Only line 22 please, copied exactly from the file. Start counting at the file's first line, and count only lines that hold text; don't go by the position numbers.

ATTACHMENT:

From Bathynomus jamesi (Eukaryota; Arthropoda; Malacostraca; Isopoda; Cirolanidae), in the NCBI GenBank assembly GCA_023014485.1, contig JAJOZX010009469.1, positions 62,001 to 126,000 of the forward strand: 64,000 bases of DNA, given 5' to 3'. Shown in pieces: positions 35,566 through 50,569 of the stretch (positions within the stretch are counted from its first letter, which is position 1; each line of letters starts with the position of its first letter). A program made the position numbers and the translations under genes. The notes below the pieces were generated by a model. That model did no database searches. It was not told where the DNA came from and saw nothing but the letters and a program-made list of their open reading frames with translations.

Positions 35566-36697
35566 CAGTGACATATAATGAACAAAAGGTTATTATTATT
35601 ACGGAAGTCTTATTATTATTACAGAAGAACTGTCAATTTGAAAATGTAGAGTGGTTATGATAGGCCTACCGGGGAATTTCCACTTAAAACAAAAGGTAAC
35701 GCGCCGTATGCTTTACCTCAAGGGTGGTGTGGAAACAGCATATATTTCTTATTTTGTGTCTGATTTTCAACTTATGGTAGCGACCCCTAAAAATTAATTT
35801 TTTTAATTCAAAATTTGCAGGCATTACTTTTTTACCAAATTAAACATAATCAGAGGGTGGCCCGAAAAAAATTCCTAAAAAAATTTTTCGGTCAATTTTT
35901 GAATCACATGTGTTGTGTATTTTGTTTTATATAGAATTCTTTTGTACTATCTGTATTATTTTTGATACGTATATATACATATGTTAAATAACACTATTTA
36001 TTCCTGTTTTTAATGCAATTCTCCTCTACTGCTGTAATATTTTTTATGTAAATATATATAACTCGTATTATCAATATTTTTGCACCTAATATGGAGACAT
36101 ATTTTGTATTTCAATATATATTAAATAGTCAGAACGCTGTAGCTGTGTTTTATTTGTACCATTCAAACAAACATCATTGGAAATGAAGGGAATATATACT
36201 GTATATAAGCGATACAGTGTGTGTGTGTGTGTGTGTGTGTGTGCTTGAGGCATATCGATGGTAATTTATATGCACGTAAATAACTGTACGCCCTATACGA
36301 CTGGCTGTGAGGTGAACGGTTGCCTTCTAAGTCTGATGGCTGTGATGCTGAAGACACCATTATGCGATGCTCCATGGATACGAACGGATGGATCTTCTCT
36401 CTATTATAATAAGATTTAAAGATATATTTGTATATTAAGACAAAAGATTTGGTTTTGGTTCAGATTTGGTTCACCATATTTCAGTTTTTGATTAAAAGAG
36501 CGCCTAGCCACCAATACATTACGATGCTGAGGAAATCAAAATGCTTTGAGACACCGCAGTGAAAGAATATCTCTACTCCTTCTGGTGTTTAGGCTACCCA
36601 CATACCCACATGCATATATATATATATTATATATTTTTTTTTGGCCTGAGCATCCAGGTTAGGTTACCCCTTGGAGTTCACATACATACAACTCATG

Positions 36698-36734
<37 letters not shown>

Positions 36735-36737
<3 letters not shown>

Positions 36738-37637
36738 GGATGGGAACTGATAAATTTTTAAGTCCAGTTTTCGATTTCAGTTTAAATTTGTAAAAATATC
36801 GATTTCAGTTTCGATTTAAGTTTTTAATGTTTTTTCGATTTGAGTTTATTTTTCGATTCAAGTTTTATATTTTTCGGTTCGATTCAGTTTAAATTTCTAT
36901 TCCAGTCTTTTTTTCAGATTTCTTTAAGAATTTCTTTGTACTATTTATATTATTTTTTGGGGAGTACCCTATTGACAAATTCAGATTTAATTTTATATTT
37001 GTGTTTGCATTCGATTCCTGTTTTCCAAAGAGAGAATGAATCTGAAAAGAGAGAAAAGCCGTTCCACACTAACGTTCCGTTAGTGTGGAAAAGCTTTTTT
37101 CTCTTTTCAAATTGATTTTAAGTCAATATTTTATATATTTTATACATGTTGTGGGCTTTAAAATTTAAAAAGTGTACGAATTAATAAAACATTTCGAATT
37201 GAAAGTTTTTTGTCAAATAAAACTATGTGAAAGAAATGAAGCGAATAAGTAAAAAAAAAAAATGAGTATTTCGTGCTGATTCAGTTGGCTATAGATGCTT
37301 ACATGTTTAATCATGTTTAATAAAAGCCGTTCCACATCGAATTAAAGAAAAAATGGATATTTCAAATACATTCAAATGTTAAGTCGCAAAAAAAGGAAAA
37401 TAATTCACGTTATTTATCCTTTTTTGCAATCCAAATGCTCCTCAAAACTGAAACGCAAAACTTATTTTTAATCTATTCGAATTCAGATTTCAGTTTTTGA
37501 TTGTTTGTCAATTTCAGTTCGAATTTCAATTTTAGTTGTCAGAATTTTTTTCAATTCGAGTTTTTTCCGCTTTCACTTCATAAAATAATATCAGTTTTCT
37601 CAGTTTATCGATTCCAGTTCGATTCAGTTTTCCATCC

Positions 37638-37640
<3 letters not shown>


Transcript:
36901 TCCAGTCTTTTTTTCAGATTTCTTTAAGAATTTCTTTGTACTATTTATATTATTTTTTGGGGAGTACCCTATTGACAAATTCAGATTTAATTTTATATTT